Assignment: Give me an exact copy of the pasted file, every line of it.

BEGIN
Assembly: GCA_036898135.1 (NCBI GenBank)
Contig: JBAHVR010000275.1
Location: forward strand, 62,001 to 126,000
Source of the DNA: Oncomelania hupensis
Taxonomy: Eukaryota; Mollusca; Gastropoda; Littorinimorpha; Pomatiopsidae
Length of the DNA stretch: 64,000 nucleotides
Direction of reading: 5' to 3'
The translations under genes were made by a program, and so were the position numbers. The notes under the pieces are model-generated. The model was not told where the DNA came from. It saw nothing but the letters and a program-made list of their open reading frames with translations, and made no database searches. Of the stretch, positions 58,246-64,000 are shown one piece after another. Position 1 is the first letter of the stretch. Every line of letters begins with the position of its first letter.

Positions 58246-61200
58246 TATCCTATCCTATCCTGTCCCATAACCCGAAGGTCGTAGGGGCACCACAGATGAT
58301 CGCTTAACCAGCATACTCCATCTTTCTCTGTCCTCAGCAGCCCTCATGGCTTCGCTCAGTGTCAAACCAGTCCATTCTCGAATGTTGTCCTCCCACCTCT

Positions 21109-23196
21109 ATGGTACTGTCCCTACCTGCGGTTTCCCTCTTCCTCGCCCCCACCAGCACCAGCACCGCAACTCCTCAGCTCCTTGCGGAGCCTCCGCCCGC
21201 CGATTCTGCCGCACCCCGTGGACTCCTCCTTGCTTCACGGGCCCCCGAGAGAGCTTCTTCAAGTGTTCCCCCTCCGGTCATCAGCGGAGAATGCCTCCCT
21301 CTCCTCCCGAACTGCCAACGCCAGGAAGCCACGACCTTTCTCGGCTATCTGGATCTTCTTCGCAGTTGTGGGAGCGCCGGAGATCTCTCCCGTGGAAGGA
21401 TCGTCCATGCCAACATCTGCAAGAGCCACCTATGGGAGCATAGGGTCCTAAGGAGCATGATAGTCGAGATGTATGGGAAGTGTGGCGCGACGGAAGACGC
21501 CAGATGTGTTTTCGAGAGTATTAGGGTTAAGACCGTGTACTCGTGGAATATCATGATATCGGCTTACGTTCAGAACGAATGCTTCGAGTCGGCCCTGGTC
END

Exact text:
Assembly: GCA_036898135.1 (NCBI GenBank)
Contig: JBAHVR010000275.1
Location: forward strand, 62,001 to 126,000
Source of the DNA: Oncomelania hupensis
Taxonomy: Eukaryota; Mollusca; Gastropoda; Littorinimorpha; Pomatiopsidae
Length of the DNA stretch: 64,000 nucleotides
Direction of reading: 5' to 3'
The translations under genes were made by a program, and so were the position numbers. The notes under the pieces are model-generated. The model was not told where the DNA came from. It saw nothing but the letters and a program-made list of their open reading frames with translations, and made no database searches. Of the stretch, positions 58,246-64,000 are shown one piece after another. Position 1 is the first letter of the stretch. Every line of letters begins with the position of its first letter.

Positions 58246-61200
58246 TATCCTATCCTATCCTGTCCCATAACCCGAAGGTCGTAGGGGCACCACAGATGAT
58301 CGCTTAACCAGCATACTCCATCTTTCTCTGTCCTCAGCAGCCCTCATGGCTTCGCTCAGTGTCAAACCAGTCCATTCTCGAATGTTGTCCTCCCACCTCT

Positions 21109-23196
21109 ATGGTACTGTCCCTACCTGCGGTTTCCCTCTTCCTCGCCCCCACCAGCACCAGCACCGCAACTCCTCAGCTCCTTGCGGAGCCTCCGCCCGC
21201 CGATTCTGCCGCACCCCGTGGACTCCTCCTTGCTTCACGGGCCCCCGAGAGAGCTTCTTCAAGTGTTCCCCCTCCGGTCATCAGCGGAGAATGCCTCCCT
21301 CTCCTCCCGAACTGCCAACGCCAGGAAGCCACGACCTTTCTCGGCTATCTGGATCTTCTTCGCAGTTGTGGGAGCGCCGGAGATCTCTCCCGTGGAAGGA
21401 TCGTCCATGCCAACATCTGCAAGAGCCACCTATGGGAGCATAGGGTCCTAAGGAGCATGATAGTCGAGATGTATGGGAAGTGTGGCGCGACGGAAGACGC
21501 CAGATGTGTTTTCGAGAGTATTAGGGTTAAGACCGTGTACTCGTGGAATATCATGATATCGGCTTACGTTCAGAACGAATGCTTCGAGTCGGCCCTGGTC